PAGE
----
|evrak *||belge||paper document||in Arabic, evrāk is the plural of vārāk, in Turkish evrak is used as singular|
|teamül||tepkime, davranış||reaction, behavior|
|vazife *||görev||task, mission|
|mecbur *||zorunlu||must, obligation||both the new and the old words can be used as noun or adjective|
|zamir *||adıl **||pronoun|
|hafıza *||bellek **||memory|
|ihtiyat||yedek||backup||This word has other meanings in Turkish, which are sometimes used in the language|
|mevkiî, mekân||yer, konum||location|
|sohbet*||söyleşi||chat||the new word is used in somewhat different contexts|
|tebrik*||kutlama||congratulate||the new word also means to celebrate|
|tekâmül||evrim, başkalaşım||maturation, metamorphosis|
|maaş *||aylık **||salary|
|meydan*, saha||alan**||open area||while the new word is used mainly in mathematics (as in area of a triangle), it is seldom used in the same meanings of the old words.|
|müzmin||süreğen||cronic||the new word is seldom used|
|irtifa||yükseklik||altitude||the old word is only used in aviation, as in "the altitude of the plane"|
|şatafat(lı)||gösteriş(li)||spectacular (noun and adjective)|
|gayri||olmayan,başka||non-, other||in Arabic, "gayri" is a prefix which means non- as in "he is a non-muslim"; "he is not a muslim"|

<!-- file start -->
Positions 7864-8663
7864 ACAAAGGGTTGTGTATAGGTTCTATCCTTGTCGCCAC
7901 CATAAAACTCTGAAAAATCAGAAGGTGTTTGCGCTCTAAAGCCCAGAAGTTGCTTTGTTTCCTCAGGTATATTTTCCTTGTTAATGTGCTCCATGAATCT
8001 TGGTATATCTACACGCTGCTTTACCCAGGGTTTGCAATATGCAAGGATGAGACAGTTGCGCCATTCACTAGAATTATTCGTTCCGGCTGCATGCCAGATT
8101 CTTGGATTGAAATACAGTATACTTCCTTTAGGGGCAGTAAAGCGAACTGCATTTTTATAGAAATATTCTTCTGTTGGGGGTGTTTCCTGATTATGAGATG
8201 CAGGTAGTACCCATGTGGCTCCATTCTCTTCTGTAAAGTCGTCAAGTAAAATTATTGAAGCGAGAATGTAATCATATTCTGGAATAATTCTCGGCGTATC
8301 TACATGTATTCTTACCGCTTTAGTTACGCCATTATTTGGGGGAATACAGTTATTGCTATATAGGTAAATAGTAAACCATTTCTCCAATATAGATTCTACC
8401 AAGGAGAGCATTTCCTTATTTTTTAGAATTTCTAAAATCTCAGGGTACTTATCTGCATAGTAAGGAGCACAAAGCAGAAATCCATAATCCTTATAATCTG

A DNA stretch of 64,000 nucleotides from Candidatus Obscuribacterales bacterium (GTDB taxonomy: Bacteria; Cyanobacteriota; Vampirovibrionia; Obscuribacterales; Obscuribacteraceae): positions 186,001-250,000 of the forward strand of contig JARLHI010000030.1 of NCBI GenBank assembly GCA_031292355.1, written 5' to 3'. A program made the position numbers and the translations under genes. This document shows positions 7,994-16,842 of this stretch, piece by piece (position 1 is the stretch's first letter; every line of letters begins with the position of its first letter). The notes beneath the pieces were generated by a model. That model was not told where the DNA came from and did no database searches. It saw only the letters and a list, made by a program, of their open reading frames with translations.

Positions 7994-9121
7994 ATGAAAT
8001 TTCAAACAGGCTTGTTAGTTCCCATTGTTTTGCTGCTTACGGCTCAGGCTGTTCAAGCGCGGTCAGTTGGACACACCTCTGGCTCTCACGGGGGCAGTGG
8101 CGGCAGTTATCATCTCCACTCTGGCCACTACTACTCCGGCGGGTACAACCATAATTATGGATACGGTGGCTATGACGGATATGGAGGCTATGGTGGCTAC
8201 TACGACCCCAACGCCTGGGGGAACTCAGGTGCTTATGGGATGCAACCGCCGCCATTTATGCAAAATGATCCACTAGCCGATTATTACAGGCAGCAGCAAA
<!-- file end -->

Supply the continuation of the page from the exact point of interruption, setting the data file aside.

(* Old words that are still used in modern Turkish together with their new Turkish words.)
(** Words that are not as frequently used as the old words.)
(*** Old words that are Persian origin.)
Current loan words
Arabic loan words
Despite the expulsion of numerous Arabic words, Turkish still has a substential number of Arabic loan words that are used in the language today. However, some words have gone through phonetic changes in Turkish in order to accomodate the vowel harmony.
- Some Arabic loan words are:
|Word in Arabic||Word in Turkish||English meaning||Remarks|
|beyāz||beyaz||white||the Turkish word ak is also used, but not as often as beyaz.|
|mute:ahhid||müteahhit||contractor||the new suggested Turkish word is üstenci, but this word is seldom used.|
|ikrām||ikram||offer, give||especially used when offering guests something to eat as courtesy|
|iftirā||iftira||blame||especially used when blaming someone else for what the person has done.|
|hafif||hafif||light (the opposite of heavy)|
|temyīz||temiz||clean||the word temyiz is also used in Turkish, but in the meaning of objection to a court's decision|
|sāhīfe||sayfa||page||in Arabic, sāhīfe ("pages") is the plural of sūhūf, meaning "page." In Turkish sayfa is used as singular.|
|sufre||sofra||(laid) table (to eat)|
|kirmizi||kırmızı||red||the Turkish word al is also used, but rarely|
|merāk||merak||curiousity||also means "being interested in"|
|masdar||mastar||infinitive form of verb|
|zaif||zayıf||thin (used for persons)|
|zevāl||zavallı||pathetic(adj)||in Turkish the suffix -lı is used to derive adjectives from nouns|
|sāniye||saniye||second (as in time)|
|işgāl||işgal||occupy (a country as in a war)|
Persian loan words
- Though not as many as Arabic, Turkish still has a large number of Persian loan words. Some are:
|Word in Persian||Word in Turkish||English meaning||Remarks|
|perçīn||perçin||rivet, clinch bolt|